The radio program Caribe Nuestro [Our Caribbean] celebrates January 24—the anniversary of the birth of Arturo A. Schomburg, considered by many to be the “father of black history”—with its 53rd edition. To learn more about this Puerto Rican thinker, Caribe Nuestro had a conversation with historian Juan Giusti.
Arturo A. Schomburg (1874-1938) was born in Santurce, Puerto Rico, to María Josefa, a freeborn black midwife from St. Croix, and Carlos Federico Schomburg, a merchant of German heritage. Schomburg was educated at Puerto Rico’s Instituto Popular and at St. Thomas College in the Danish-ruled Virgin Islands, where he studied “Negro Literature.” One of his teachers claimed that blacks had no history, heroes or accomplishments. This patently-biased claim inspired Schomburg’s life-long quest to find the truth and to document the accomplishments of Afro-Latinos. In 1911 Schomburg co-founded with John Edward Bruce the Negro Society for Historical Accomplishments. Today, Schomburg’s collection of literature, artifacts, music, and art is housed in New York City at the Schomburg Center for Research in Black Culture, a component of the New York’s Public Library system.
Caribe Nuestro #53 also includes the following podcasts:
Cuba and the US hold their first meeting as part of the restoration of diplomatic relations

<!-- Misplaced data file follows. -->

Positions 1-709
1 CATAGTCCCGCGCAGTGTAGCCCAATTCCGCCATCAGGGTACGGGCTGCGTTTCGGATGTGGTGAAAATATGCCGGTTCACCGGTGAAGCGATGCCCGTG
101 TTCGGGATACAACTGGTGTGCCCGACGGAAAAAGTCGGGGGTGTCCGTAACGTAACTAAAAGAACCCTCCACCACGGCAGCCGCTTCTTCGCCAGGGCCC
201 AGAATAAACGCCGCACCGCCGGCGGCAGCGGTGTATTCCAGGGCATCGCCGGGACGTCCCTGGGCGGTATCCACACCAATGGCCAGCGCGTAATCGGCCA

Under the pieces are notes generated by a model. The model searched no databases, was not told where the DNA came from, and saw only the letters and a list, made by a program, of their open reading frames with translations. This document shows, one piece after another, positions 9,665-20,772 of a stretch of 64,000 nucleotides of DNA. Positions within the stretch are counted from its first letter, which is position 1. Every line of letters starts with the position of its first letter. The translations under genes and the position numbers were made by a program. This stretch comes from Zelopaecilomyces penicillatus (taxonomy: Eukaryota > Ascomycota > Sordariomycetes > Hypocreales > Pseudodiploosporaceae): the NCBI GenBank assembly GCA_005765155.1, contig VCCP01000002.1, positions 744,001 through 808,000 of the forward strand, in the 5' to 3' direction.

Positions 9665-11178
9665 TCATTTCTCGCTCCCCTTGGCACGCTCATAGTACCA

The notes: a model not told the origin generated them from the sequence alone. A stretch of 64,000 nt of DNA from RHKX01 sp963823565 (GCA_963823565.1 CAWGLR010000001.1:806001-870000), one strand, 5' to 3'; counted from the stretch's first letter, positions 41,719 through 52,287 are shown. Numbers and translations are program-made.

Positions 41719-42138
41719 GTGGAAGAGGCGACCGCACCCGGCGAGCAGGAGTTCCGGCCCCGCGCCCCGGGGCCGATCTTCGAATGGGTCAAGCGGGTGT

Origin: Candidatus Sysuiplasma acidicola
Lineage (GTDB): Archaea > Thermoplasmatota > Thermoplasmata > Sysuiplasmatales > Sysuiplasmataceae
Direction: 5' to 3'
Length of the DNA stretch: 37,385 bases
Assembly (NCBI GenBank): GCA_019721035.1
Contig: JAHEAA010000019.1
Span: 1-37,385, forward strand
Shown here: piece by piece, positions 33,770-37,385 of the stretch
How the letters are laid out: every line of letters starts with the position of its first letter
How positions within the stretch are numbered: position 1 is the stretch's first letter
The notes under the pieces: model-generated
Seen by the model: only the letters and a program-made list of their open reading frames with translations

US: Agricultural coalition created to demand immediate lifting of the blockade on Cuba
El Salvador: Commemorates 23 years of the signing of the peace accords that ended the Civil War
Guatemala: Those responsible for the killings at the Spanish Embassy are sentenced to 90 years
Puerto Rico: “Machetero” Norberto González Claudio arrives in San Juan after serving sentence in the US
Haiti: President Michel Martelly forms coalition government after resignation of Prime Minister Laurent Lamothe in December. New prime minister is Evans Paul. Even so, street protests demanding the resignation of Martelly continue
St. Lucia: Agriculture begins recovery after the 2013 storm damages
Costa Rica: Business groups ask the government not to enter the Pacific Alliance
El Pirata: Embassy of Nicaragua is concerned about “lack of transparency” in the construction of the canal on Nicaraguan soil.
Music: Musical group Madera and their song “Misión Robinson,” in tribute to Leonela Relys, educator and creator of the Cuban literacy method “Yo sí puedo” [Yes, I can]. Using this method, more than 8 million people worldwide have learned to read and write.
On the cover: Interview with historian Juan Giusti about the life and legacy of Arturo Schomburg, father of black history
Caribe Nuestro transmitted by Radio del Sur in Venezuela, Radio Nauta in Argentina, Radio Canelones, and Radio La Gaviota in Uruguay, by “La Viglietti” on the web and Voz Exterior de Irán [Foreign Voice of Iran.]
Below, you can listen to and download the 53 edition of Caribe Nuestro:
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For the full issue, see http://www.ivoox.com/caribe-nuestro-n-53-audios-mp3_rf_3982492_1.html